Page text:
p28Owning a fraction instead of the entire property could be the answer for today’s credit squeeze and higher risks associated with certain types of investments.

If you want to eat only a slice of pie, would you want to spend all that money to buy the whole pie if you can share the cost with others who also wish to eat from the same pie? Of course, it makes sense to just bear part of the cost that commensurates with what you consume. That is fractional ownership or owning a fraction or a slice of something bigger.

Fractional ownership is not to be confused with timeshare. The buyer’s rights in a timeshare are purely contractual in that they have the rights to use the property for a specified period of time during each interval. Although it may be provided that they need to also pay a certain amount of maintenance charge in addition to the cost of purchasing the timeshare, they have no legal or beneficial rights to the property. On the other hand, a fractional owner is able to have ownership of the property, but not the entire parcel of the real estate.


The practice of joining together with family and friends to share ownership of a property has been around for many years. But the official fractional ownership in the property industry only started in the US ski resorts in the early 1990s. These first fractional developments recognized that people did not want to buy whole homes, which they would use only for a few weeks a year in the mountains.[ihc-hide-content ihc_mb_type=”show” ihc_mb_who=”1,2,3,4,5″ ihc_mb_template=”1″ ]

Screen Shot 2016-06-01 at 8.29.39 AMOutside the US, a non-commercial form of fractional ownership has been in existence for several decades. In this form, otherwise unconnected individuals (rather than family or friends) form private syndicates to purchase, for example, vacation property or boats. These syndicates operate as private member groups with small numbers on a non-profit basis, generally just sharing expenses and usage. These can involve assets ranging from modest apartments or condominium-type properties to multimillion euro / dollar properties. They are able to leverage their collective ability to make purchases of additional assets such as boats or vehicles as additional facilities, while retaining control entirely within the membership of the group.


Every fractional endeavour requires some sort of management, to administer the rules and regulations (which are agreed upon before the fraction is purchased) to maintain the asset to the degree laid out in the ownership documents. Generally, the management will oversee the daily operation of more than one property, although it is not necessary.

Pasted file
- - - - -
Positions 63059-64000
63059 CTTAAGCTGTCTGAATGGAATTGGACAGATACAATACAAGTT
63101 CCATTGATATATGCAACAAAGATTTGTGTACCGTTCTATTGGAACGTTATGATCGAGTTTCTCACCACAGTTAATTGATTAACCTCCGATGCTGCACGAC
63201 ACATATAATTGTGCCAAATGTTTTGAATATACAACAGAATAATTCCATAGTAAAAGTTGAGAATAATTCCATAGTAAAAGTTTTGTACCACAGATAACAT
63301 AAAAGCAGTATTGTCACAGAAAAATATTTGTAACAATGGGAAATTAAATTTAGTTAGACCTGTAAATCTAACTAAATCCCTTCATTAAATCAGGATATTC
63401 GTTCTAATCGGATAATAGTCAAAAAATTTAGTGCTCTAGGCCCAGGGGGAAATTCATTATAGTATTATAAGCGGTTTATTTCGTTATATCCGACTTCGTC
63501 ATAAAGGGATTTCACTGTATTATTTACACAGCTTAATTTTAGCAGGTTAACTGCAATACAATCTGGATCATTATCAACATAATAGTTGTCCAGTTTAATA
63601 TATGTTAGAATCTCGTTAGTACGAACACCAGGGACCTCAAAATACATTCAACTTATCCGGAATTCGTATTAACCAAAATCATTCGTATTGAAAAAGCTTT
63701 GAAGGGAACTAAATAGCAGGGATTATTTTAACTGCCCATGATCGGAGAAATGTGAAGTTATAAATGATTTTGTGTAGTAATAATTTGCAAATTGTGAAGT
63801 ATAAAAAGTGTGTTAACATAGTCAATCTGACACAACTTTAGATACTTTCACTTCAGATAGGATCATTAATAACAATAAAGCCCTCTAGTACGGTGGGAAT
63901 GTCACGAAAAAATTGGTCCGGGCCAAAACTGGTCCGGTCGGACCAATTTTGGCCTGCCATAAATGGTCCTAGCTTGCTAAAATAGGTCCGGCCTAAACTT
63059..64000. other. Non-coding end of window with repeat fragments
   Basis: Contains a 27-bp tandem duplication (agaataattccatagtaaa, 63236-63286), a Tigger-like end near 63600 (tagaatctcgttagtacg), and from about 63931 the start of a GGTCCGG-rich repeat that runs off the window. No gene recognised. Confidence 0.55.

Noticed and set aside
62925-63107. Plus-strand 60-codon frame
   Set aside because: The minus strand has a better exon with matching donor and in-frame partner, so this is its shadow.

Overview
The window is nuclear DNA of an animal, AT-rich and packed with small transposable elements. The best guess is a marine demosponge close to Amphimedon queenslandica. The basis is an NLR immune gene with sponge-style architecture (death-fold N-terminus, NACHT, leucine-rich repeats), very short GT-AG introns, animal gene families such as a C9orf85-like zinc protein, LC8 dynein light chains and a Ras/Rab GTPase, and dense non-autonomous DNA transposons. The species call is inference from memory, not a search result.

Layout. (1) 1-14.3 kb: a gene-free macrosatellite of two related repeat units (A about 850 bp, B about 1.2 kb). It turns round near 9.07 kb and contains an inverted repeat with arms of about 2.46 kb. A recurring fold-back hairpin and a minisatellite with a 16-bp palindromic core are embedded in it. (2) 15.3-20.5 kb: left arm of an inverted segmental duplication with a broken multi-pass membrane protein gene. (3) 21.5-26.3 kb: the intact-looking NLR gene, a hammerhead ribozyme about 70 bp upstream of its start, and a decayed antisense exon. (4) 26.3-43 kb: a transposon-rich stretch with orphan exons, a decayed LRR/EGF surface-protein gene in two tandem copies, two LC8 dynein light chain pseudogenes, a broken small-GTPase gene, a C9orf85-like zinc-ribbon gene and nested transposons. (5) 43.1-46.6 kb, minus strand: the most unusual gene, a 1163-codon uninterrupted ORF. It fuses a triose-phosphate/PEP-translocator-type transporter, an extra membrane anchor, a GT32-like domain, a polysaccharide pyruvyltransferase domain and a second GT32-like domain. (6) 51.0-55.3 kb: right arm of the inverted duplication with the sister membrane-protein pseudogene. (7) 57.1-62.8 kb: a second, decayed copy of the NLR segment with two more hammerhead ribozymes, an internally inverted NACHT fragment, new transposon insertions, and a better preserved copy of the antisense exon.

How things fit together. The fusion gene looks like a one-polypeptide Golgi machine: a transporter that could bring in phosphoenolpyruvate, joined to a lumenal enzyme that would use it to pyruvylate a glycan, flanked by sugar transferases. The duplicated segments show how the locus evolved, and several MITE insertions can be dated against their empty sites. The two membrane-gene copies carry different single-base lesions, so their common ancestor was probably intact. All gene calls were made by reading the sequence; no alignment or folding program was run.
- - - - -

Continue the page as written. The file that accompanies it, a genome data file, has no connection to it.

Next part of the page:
A single fractional asset may be managed by a single entity. Each owner is guaranteed a prescribed amount of access to the asset, which typically can be used or offered to the public as rental or charter. The income is usually split between the management company and the fractional owner, unless the owner finds the renter himself. Additionally, each owner pays a portion of the annual management fees and maintenance, relative to the percentage of ownership.

The rules and regulations as between owners should include methods of determining the allocation of time spent on the property between owners, the sharing of the taxes and other expenses, the eventuality of owners selling their respective shares, and most importantly, the methods of enforcing non-compliance by

the owners.

Fractional ownership divides a property into more affordable segments for individuals and also matches an individual’s ownership time to their actual usage time. A fractional share gives the owners certain privileges, such as a number of days or weeks when they can use the property. Occasionally, the property is sold after a predetermined time, thereafter distributing the relative proceeds back to the owners.

A few private owner groups have developed highly sophisticated usage allocation schemes and other features based on the principle of attempting to get as close as possible to the flexibility of individual ownership, and only compromising this to the minimum extent necessary to accommodate multiple owners. In such schemes, the basic agreement is between the members themselves, whereas in most commercial fractional ownership schemes, the owner’s principal relationship is with the property developer and/or promoter of the scheme.


In situations where the legal framework does not allow for ownership above a certain number of individuals, this is done by creating a “mezzanine structure”, i.e., creating a company which owns the property thus allowing multiple owners or investors to own shares in the company. Those shares can then be purchased and owned by more

than one individual. The reasons for a “mezzanine structure” can vary. Two common reasons are to allow transfer of shares without the need to reflect changes on the title or deed to the property, and for tax benefits.

Screen Shot 2016-06-01 at 8.29.44 AMThe main advantages of fractional ownership schemes are that buyers find it more affordable with a smaller amount of investment, thereby cutting down the need for financing as well as sharing out the risk of an investment with other co-owners.

Also it offers greater flexibility for the investor to exit his investment because he can dispose a portion of it rather than the whole. In mezzanine structures, there is the further attraction of circumventing real property gains tax. During times like this when banks go on a credit squeeze and property-based loans are harder to come by, fractional ownership does have its merits.[/ihc-hide-content]

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